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Some ethicists believe that doctors should be like hairdressers. If you ask a hairdresser to shave your head, he or she will most probably do so. Similarly, such ethicists would argue, if a patient asks to have whiskers surgically implanted or his penis enlarged by injecting fat into the shaft (penoplasty), the surgeon should perform the operation once satisfied that this is what the (competent) patient truly wants. Increasingly, medical professionals are involved in procedures that, to most people, are distinctly odd. The principle of respect for autonomy—still gathering moral weight since its modern birth in the 1960s—seems to be constraining doctors' decision making to such an extent that they are no longer sure if they know what is best for patients. When they do know, they wonder whether communicating this is respecting patients' autonomy or violating it.
What does patient centred care—that current buzz term—require? Are doctors wise gatekeepers of medical expertise, adjudicating the reasonableness of patients' requests; or are they unthinking service providers, dishing out medical procedures like the hairdresser does with haircuts? “What would you do, doctor?” is often regarded as an awkward question, because it exposes this current confusion of roles. No doubt in bygone days, when paternalism was not yet called the “p” word, the question was seldom cause for concern.
“What would you do, doctor?” is a recognition of the asymmetry in medical knowledge and experience between doctor and patient. It generally signifies a patient's desire to shift from one model of the doctor-patient relationship—the consumerist model in which the doctor's role is primarily to provide the patient with relevant medical facts—to a conversational model, where both parties are more actively involved in the decision making. Often, it is also a sign of vulnerability and uncertainty, an acknowledgement that the patient is finding the decision difficult and needs help to resolve the problem. Finally, it is a sign of trust—and in particular trust in the value of the doctor's judgment of what is, overall, best in the circumstances.
The question itself is ambiguous. The first meaning relates to what you, another individual, would do if in the patient's shoes. Answering this question requires you to put yourself in the patient's situation: would you have a regional or general anaesthetic for this hip operation? The second relates to what you, the doctor, believe is right for the particular patient: would you say that the best option for me, Daniel Sokol, is a regional or general anaesthetic for my operation? This question requires a deeper knowledge of the patient's values and beliefs than the first, which is mainly concerned with your own preferences.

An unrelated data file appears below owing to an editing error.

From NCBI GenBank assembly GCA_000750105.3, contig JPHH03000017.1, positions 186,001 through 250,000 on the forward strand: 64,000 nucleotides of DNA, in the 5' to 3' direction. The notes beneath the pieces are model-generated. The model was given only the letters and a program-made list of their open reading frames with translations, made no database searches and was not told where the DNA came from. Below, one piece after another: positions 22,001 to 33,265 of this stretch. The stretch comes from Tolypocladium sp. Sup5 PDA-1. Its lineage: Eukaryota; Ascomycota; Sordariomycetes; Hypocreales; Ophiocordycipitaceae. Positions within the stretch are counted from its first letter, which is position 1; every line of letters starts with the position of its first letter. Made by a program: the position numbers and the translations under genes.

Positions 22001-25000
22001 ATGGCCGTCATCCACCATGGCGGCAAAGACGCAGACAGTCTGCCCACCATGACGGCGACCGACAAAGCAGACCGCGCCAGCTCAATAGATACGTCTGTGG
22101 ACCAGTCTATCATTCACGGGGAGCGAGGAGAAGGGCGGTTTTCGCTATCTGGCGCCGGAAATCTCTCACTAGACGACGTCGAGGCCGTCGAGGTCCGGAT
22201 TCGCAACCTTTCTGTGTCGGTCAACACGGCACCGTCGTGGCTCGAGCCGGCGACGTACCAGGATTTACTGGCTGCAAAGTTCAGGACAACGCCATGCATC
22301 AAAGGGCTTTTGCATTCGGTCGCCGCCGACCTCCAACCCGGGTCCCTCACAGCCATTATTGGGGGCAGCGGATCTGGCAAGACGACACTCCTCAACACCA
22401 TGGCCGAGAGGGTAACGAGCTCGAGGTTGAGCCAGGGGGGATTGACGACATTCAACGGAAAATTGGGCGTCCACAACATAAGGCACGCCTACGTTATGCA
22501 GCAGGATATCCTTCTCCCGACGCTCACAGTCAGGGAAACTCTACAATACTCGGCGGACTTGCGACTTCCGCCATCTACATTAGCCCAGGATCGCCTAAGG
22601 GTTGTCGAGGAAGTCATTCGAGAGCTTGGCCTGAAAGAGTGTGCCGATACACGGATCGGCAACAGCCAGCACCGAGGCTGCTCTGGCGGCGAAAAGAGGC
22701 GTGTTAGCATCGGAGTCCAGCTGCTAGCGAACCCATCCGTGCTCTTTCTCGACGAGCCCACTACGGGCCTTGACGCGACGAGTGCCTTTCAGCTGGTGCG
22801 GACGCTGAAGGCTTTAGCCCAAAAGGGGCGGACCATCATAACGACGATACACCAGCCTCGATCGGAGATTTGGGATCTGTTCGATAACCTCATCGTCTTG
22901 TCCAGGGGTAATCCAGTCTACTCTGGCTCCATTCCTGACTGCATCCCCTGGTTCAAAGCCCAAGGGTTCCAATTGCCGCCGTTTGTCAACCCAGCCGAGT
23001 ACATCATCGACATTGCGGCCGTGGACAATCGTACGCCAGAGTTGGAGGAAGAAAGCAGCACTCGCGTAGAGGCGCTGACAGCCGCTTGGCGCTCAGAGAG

The first step in answering this question is thus to disambiguate it. To which of the two meanings does the question refer? Howard Brody, in the Healer's Power, suggests that doctors should sometimes “think out loud” when obtaining patients' consent. This suggestion is particularly apposite in this context. The doctor's answer forms part of the informed consent process. It provides the patient with desired information about the various options. The answer, then, could go like this: “Well, if I had to make the decision, I would probably choose general anaesthesia, as I don't like the thought of being awake when it happens, even if this entails a slightly higher risk. But that's just me, and you might have different priorities. If you don't mind seeing and hearing what happens in the operation room—and let me tell you that you'll probably hear the surgeon hammer away when he fixes your bones—then you might choose regional anaesthesia. It's got lower risks, and you'll probably leave the hospital earlier.” If the doctor knows the patient better, he or she may provide a more tailored answer to the second interpretation of the question.
This kind of answer, far from reducing patients' ability to make an informed choice, enhances their autonomy. By showing a willingness to actively engage with the patient's situation and to address the patient's concerns through meaningful personal involvement, it represents good, patient centred care. On the other hand, declining to answer it altogether—“That's a personal decision that only you can make”—is a form of abandonment. Fear not, then, this common question, for it is a trusting invitation to support and advise the patient—who may well be overwhelmed by unfamiliar circumstances—and to fulfil the Hippocratic moral commitment to benefit the sick.
Are doctors wise gatekeepers of medical expertise or unthinking service providers?
Many thanks to Josip Car, Nafsika Athanassoulis, Stuart Oultram, Zuzana Deans, Anna Smajdor, and Samantha Hettige for their helpful comments on earlier drafts.